Rahangdale family gift makes SSTRIDE Legacy Initiative a reality

Ravi and Shashi Rahangdale

Ravindra “Ravi” Rahangdale made a career of bringing electric power to rural communities in need, first in his native India, and following his immigration to the United States, to small towns and counties in Pennsylvania, Virginia and North Carolina.

Through a $500,000 gift to the SSTRIDE Legacy Initiative, Ravi and Shashi Rahangdale, his wife of 58 years, will be empowering the next generation of physicians produced by the Florida State University College of Medicine.

“My parents have spent over 50 years trying to give back to their communities,” said Tallahassee Regional Campus Dean Sandeep Rahangdale, M.D. “They have focused on educational and work opportunities for immigrants and rural citizens in the states where they’ve resided. Their primary focus is access to quality education because it helps lift individuals, their families and the communities where they live. Additionally, adequate health care and the opportunity for meaningful work are required to nourish and sustain individuals.”

The College of Medicine’s Ravi and Shashi Rahangdale Family SSTRIDE Center will directly address those areas through scholarships, physician mentors and a 30-year network of resources built since the founding of the program, Science Students Together Reaching Instructional Diversity & Excellence (SSTRIDE).  

“This large endowment will further enhance our ability to uniquely support first generation, rural and underserved medical students beyond the undergraduate level,” said Thesla Berne-Anderson, Ed.D., SSTRIDE founder and executive director of undergraduate outreach and precollege programs.

SSTRIDE identifies and supports Florida middle school and high school students with an interest in pursuing careers in science, engineering, math, health or medicine, many of whom come from rural or underserved areas. Its mission is to help them develop the sense of responsibility, focus and motivation necessary to succeed in their chosen fields.

“Ravi and Shashi’s vision and generosity empower us to create a legacy,” Berne-Anderson said. “This endowment is a testament to the transformative power of alignment with our mission. Dr. Rahangdale’s parents are committed to education and health care in underserved areas, and this is our infrastructure beginning at the secondary school level.

“Specifically, this will support pathway students by giving them a scholarship to come to the College of Medicine and, during that tenure, support them by assigning a physician mentor in their area of interest who can answer questions, offer support and advice, especially during tough times, and teach them how to be resilient when they encounter challenges.”

Growing up in rural, central India, the Rahangdales know resiliency. One of four surviving siblings out of 13, Ravi went on to become the highest-ranking electrical engineering student in his state and began his career as a civil servant responsible for distributing electricity to rural communities. Wanting more for his wife and family, he immigrated to the United States in 1970 with $100 in his pocket and a suitcase to pursue the “American Dream.”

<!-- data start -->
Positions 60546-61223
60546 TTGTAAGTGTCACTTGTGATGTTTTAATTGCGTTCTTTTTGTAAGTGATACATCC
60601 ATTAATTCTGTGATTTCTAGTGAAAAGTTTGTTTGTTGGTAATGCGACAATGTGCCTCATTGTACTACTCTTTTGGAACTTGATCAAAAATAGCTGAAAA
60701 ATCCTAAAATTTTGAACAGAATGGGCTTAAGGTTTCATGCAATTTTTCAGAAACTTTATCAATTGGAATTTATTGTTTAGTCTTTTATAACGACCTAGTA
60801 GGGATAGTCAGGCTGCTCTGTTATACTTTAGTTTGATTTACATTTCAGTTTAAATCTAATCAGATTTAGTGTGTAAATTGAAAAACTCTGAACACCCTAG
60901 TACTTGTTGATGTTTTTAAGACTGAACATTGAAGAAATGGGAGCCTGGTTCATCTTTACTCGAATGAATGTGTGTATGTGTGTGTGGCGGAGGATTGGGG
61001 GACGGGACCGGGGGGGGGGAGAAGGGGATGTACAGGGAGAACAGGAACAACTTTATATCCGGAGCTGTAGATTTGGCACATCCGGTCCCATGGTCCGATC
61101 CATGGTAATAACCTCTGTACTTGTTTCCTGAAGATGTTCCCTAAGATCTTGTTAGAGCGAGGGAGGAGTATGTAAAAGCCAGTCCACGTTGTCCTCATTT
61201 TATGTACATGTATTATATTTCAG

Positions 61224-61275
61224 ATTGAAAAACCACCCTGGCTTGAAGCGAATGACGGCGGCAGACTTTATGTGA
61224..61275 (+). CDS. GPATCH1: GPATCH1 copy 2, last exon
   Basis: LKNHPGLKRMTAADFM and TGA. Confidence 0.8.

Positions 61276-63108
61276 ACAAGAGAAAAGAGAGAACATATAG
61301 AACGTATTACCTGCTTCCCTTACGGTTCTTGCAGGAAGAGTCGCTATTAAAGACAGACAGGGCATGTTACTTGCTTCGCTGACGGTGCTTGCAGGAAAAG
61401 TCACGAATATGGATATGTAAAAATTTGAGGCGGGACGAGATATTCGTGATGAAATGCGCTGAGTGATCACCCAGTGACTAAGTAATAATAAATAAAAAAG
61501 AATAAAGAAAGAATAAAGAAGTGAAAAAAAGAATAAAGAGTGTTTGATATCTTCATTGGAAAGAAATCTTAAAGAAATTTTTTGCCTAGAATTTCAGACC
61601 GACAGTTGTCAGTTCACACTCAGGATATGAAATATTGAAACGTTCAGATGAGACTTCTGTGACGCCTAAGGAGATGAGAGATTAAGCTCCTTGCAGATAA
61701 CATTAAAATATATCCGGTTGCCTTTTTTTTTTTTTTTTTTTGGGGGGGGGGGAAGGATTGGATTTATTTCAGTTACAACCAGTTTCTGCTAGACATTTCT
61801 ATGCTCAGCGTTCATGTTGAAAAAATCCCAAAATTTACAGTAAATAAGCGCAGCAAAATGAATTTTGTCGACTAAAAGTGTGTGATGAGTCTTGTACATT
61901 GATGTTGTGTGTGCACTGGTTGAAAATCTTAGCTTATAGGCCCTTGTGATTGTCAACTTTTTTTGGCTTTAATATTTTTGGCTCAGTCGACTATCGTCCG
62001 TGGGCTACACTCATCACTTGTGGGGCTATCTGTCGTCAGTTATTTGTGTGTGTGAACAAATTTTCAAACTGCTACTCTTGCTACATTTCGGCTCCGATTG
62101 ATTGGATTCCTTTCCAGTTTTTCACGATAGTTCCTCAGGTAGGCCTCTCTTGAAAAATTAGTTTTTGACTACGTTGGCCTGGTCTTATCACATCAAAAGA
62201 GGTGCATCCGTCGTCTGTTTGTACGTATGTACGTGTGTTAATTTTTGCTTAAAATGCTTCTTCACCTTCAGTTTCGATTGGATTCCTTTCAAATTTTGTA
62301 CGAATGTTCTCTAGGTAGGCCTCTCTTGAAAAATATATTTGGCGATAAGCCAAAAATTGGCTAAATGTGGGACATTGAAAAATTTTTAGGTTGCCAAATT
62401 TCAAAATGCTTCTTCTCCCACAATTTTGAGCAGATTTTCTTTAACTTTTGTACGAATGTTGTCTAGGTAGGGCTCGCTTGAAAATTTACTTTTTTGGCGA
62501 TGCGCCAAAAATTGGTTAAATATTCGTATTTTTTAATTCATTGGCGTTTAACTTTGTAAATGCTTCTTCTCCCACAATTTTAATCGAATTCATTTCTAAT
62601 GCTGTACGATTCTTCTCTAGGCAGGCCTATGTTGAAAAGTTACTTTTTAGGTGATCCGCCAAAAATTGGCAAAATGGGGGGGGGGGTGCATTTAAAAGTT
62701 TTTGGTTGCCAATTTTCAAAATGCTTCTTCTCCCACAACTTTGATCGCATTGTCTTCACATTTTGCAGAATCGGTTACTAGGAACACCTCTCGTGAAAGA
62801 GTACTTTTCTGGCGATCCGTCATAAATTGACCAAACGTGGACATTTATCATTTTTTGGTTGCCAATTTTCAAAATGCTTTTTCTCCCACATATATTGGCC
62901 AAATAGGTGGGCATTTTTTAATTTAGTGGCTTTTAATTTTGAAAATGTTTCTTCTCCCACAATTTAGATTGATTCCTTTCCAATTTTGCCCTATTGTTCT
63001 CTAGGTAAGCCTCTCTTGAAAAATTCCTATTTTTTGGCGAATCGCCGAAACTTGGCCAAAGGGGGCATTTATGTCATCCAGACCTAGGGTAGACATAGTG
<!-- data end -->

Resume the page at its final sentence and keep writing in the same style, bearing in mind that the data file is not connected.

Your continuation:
Tallahassee Regional Campus Dean, Sandeep Rahangdale, M.D.
Tallahassee Regional Campus Dean
Sandeep Rahangdale, M.D.

Shashi and Sandeep arrived in 1971 and joined Ravi in rural western Pennsylvania, where he began working for a transformer company. The Ranhangdales moved to Lynchburg, Va., precipitated by Ravi’s move to another company as his reputation grew for providing quality service and workmanship, building transformers that did not fail. In 1988, he purchased the Fayetteville (N.C.) Transformer Company and soon built a freestanding facility in nearby Hoke County, which he expanded in 1996, the same year he purchased a larger facility in Canonsburg, Pa., and renamed the combined facilities Pennsylvania Transformer Technology Inc. (PTTI). 

Shashi, in addition to raising two children who would become doctors, earned an accounting degree and eventually became vice president at PTTI, where she ensured the company’s 400 employees had “Cadillac” health insurance, made livable wages and provided them training necessary to excel.  

By the time they sold the company in 2023, Hoke County had benefitted from an economic boon surrounding the plant, which led to the rise of other start-up companies and a new hospital branch. Not surprisingly, the buyer, Quanta Services, has asked Ravi to advise the new owner, who plans to expand the plant and add more jobs.

In recognition for his contributions, North Carolina Gov. Roy Cooper awarded Ravi the “Order of the Long Leaf Pine,” which is the state’s highest civilian honor. The Rahangdales now reside in Orlando.

“They wanted to help the SSTRIDE program because of its focus on helping rural and underserved students in Florida,” Sandeep Rahangdale said. “A successful SSTRIDE graduate will not only help themselves and their families but will also help improve the health care of the communities they work in.”